‘TIS the silly season according to some and one can only hope that the activity in the wool auctions for the week does not prove to be such a folly.
Most participants were expecting a firm or moderately strong market with a few orders yet to be filled, and early stage processors in China keen to ensure they have enough machinery fodder to cover the recess period.
Nobody had anticipated the jump of a dollar that we saw in most Merino types across the week, and although prices moderated slightly towards the final pages of Thursday’s catalogue all sorts of new records were set along the way. AWEX’s eastern market indicator surpassed the 1700c barrier with ease to close the year at 1760c, which gave it a rise of 61c for the week.
Superfine Merino is still way cheaper than Cashmere.
AWEX’s northern market indicator closed up 59c on 1841c. The 17 micron indicator closed on 2538c, 18 micron 2300c, 19 micron 2086c, 20 micron 1883c, 21 micron 1745c, 22 micron 1642c, 28 micron 785c, and 30 micron 590c.
The indicative price for a bale of 17 micron wool is $2999, 19 micron $2489, 21 micron $2070, 23 micron $1885, and 28 micron $956.
In US dollar terms the rise was slightly higher at US67c as the Australia dollar strengthened on news of lower than expected CPI figures from the US and the Federal Reserve’s inability to crank up inflation over there. The European fraternity, who for the most part of the week were sitting quietly on the sidelines watching the ‘craziness’ of the market unfold, eventually saw a jump of Euro54c in the EMI.
Certainly the low levels of greasy stock in China has been a factor weighing on the minds of early stage processors, together with an anticipated lower volume offering in January given that many clips normally held until then have been sold already, and a handful of December shipment export orders that needed to be filled. This produced an almost frantic burst of activity from the opening lot in each selling centre with medium Merino fleece types being the most sought after wools.
This fibre is being used to re-fill the almost empty pipeline that has occurred as everyone in China has been focussed on fake-fur, double faced fabric and other innovative types. The production season for more mainstream garments is now well under way and as previously mentioned the pipeline needs to be filled so that mills can make deliveries to their next-in-line customer.
The current prices will definitely pose a challenge for many in the industry. Such a dramatic rise rarely goes without a corresponding correction of some degree. However, the three week recess does give people plenty of time to mull over their next move. Perhaps this activity was just the market ‘getting in early’ and it may continue in January, as we have often seen similar drastic moves occur in January/February. Or will the building voices of discontent force a reality check to unfold when sales resume again in 2018?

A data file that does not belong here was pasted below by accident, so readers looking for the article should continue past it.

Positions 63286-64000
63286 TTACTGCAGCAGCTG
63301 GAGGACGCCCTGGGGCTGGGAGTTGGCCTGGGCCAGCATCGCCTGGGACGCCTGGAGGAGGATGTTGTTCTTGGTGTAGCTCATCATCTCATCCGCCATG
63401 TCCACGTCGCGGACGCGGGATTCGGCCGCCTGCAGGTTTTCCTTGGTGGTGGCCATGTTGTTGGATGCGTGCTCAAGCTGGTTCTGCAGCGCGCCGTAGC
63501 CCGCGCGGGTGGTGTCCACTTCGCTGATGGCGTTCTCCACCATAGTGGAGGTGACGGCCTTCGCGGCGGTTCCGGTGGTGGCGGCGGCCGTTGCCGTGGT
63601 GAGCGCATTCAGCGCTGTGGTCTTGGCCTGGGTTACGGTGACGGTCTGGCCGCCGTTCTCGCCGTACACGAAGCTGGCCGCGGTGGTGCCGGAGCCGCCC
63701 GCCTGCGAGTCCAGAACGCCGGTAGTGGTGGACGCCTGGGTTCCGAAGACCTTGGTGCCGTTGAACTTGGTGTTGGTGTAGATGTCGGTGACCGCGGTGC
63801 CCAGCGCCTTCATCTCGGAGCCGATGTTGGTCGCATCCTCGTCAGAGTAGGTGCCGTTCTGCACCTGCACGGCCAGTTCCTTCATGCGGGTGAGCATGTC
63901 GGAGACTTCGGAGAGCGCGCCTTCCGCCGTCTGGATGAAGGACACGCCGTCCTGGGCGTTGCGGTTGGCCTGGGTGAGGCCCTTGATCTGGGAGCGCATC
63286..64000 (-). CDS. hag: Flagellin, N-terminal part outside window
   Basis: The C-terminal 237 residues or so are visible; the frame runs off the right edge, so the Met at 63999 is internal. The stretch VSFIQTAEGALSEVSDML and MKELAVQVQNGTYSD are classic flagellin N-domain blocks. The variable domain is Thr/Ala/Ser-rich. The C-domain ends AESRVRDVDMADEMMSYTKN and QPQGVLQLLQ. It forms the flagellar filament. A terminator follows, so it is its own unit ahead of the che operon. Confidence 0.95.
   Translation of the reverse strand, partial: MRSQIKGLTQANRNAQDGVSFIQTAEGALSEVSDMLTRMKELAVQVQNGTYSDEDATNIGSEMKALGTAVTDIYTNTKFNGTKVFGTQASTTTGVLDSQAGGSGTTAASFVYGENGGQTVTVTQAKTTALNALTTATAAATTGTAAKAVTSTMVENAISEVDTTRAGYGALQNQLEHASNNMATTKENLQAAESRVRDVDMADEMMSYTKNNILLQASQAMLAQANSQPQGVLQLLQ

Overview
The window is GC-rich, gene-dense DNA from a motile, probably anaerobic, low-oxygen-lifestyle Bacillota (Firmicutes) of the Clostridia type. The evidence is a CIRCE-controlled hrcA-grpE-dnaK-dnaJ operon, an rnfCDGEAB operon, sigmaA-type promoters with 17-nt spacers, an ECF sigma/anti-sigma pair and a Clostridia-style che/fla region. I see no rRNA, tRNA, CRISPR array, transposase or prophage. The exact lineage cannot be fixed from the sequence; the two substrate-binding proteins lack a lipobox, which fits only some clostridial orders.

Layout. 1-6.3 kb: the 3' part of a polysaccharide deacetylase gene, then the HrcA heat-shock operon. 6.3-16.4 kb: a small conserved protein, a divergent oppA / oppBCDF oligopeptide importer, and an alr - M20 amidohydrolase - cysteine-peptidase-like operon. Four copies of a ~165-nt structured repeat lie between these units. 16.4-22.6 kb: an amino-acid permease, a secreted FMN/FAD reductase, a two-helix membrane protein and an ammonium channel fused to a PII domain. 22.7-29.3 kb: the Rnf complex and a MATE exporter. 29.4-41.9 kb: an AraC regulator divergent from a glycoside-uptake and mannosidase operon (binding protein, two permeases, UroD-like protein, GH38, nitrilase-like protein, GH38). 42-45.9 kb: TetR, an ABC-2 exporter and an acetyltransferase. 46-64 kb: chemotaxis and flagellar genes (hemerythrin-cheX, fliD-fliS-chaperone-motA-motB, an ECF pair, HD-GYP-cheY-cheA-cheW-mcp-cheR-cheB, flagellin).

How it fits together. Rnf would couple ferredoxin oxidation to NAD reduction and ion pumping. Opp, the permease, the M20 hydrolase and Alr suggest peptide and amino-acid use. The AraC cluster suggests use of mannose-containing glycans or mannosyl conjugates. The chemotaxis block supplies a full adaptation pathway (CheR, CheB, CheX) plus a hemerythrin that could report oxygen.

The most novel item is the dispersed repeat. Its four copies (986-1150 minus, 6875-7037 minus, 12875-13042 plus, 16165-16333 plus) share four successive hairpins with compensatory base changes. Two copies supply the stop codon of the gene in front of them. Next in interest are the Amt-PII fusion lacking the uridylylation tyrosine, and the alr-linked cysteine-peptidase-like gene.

There are numerous fabric makers and garment manufacturers asking what is going on at present – they feel they have not created this price surge and are not sure it will be able to be absorbed or passed on without affecting demand for their products. The talk of increased blends with synthetics and such is becoming a little louder already. Other sectors are still buying happily – although maybe through gritted teeth – purely to get raw material to feed their machinery.
The challenge now faced by the wool industry is to balance the different drivers and ensure that the enthusiastic appetite of the early stage processors does not kill off demand further up the chain. If every manufacturer in the wool industry were a vertical operation, buying greasy wool and selling finished garments, the price signals and management would be a much more simple yet constrained process.
However, when a large proportion process only one stage and then sell that unit to another customer the focus can be much more short sighted and create sporadic, volatile market movements such as this week’s auction result. For the best part of two years the wool market has been climbing mostly slowly and smoothly. In August we experienced a short-term jump of one dollar for 21-micron, which then dissipated over the next four weeks to resume the slow and steady climb that satisfies the majority. Hopefully this flash in the pan will moderate as the ripples subside during the three week recess and slow and steady increase can again become the norm.
After all, superfine Merino is still way cheaper than Cashmere and that price range is the long-term target for the industry to focus on.
While the Australian wool auctions have a break and then resume activity again on 9th January there will be a couple of private sale opportunities for exporters to fill up containers, and the Riemann futures market operating for those who wish to buy or sell over this period. On the charts, particularly in US dollar terms there is no cliff face in front of the merino fleece types with all microns still well below the heights reached in the 2011 boom – however a rather dramatic halving of prices in the subsequent season quickly followed that boom.
To avoid a repeat scenario a much more measured approach than what we saw this week will be required. Hopefully the recess allows the market to settle, and then resume its steady upward momentum again in the New Year.